The Weekly Digs #236

by Becky

This week Cruz was off of school for Spring break. We did a mini spring break for homeschool too. So it freed up a bunch of time for things to get done outside! 

Chicken Tractor & Raccoon

We moved one of the chicken tractors down to our orchard so they could eat bugs and spread mulch there. So far it’s been great. But we did run into a little issue.

The cows were surrounding the orchard for the first few days but then the cows moved to a new area last night. This morning I went down to check on the chickens and there was one missing!

A raccoon took our hen that was sitting on the eggs and pulled her out of a weak point in the side of the coop. There was a loose screw that I didn’t notice. 

I’m also disappointed at the rooster that I moved down there to protect the ladies. He must have been too chicken (literally and figuratively to attack the raccoon. 

I went down with roofing screws in hand and tightened every weak point in that coop! I will take more precautions now. Raccoons are very diligent and once they get one chicken for dinner they will keep coming back again and again. 

The cows keep predators away for the most part and once they moved it opened everything up for the raccoon to move in. 

The area is more remote and closer to the trees, so not a great spot. I also think this may not bode well for when we have mature fruit setting on the trees. I think we will need to add some electric hot wire across the top of the fencing so raccoons don’t steal everything.

Garden & Farm Reading

I finished reading another great book this week. It’s A Soil Owner’s Manual: How to Restore and Maintain Soil Health How to Restore and Maintain Soil Health.

I’m glad I bought the physical book and not the audio version because I’m going to read it back through again and highlight favorite parts. 

This one will go on my favorites list. It’s a small book and a very quick read. I like the concise and direct information. 

If you’re familiar with Gabe Brown, Ray Archuleta, and Dr. Elaine Ingram the information is something you may have heard of before. Namely that soil health is brought about by disturbing the soil as little as possible, keeping it planted as much as possible, having lots of diversity, and keeping it covered.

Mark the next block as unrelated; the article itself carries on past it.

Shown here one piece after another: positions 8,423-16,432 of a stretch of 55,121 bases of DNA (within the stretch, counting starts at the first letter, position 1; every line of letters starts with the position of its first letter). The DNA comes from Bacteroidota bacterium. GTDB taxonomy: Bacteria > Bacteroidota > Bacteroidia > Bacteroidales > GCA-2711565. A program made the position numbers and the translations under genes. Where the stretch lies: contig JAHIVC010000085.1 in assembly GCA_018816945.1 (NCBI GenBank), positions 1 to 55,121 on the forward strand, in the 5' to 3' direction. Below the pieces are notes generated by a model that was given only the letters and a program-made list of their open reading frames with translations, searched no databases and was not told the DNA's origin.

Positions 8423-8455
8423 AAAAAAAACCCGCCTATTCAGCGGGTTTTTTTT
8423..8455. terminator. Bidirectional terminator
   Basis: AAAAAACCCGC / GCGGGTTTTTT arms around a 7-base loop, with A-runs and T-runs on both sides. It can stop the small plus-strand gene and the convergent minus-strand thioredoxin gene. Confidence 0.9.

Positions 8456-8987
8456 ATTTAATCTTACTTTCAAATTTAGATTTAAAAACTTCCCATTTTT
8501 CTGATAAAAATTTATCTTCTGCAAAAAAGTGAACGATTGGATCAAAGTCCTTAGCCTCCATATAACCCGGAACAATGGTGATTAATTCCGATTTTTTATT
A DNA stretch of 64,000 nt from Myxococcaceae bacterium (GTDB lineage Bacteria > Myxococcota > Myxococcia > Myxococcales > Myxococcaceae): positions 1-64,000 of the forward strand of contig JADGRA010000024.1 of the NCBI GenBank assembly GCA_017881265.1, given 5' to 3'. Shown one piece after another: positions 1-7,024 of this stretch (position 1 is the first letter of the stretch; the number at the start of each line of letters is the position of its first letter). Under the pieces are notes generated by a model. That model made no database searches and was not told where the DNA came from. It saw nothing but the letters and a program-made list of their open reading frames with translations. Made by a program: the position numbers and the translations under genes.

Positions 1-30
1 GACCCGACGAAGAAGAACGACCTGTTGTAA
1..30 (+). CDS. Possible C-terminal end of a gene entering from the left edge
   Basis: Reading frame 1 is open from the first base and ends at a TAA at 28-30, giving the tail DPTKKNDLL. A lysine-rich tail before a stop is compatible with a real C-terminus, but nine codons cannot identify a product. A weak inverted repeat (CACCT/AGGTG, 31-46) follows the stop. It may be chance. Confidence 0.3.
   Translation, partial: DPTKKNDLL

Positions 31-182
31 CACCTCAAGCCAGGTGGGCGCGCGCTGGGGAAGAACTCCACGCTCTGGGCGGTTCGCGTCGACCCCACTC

Even though that part wasn’t new to me, there were some great tips for testing the health of your own soil at home, and how to keep soil healthy. 

You can find the book HERE.

In the Garden

I’ve spent very little time in the kitchen over this week because the weather has been beautiful. I am not one who can stay in the house at such a time!

Here’s what I planted in soil blocks:

  • Strawberry Blonde Calendula
  • Yarrow Summer Berries
  • Rudbeckia (Black-Eyed Susan) Goldilocks
  • Feverfew
  • Red Celosia 

Some of these weren’t on my initial seed pick list. I added them a little later on a whim when I decided I needed more varieties of flowers.

Direct sowed:

  • Carrots, Bollin and Napoli
  • Peas, Sugar Snap and Beauregard


  • New Red Fire lettuce
  • Teagan lettuce

We did a lot of cleaning up of the garden this week. I didn’t really document much of that aside from a few pictures of putting away some old ground cover below out compost pile (below).

We did document on video the part where we used fire to clear the asparagus debris. I’d like to say it was a controlled burn… but… I put my sixteen year old in charge. Come to find out he needed a little more training, ha. You’ll get to see what happened in my Youtube video coming out next week.

You may also like


Laurel M. March 24, 2024 - 10:08 pm

Thanks for the book recommendation! I hadn’t heard of that one, but I teach classes here in Utah on regenerative gardening and soil health. I love Gabe Brown and Elaine Ingham. Because of their information, my garden soil is incredibly healthier than all my neighbors. I can see it!! I hope the raccoon stays gone, sorry about your hen.

TNGirl March 26, 2024 - 3:35 pm

Thanks for sharing as always. If you have access to Netflix, a must watch is Kiss the Ground, all about how soil health can help the earth heal.


Leave a Comment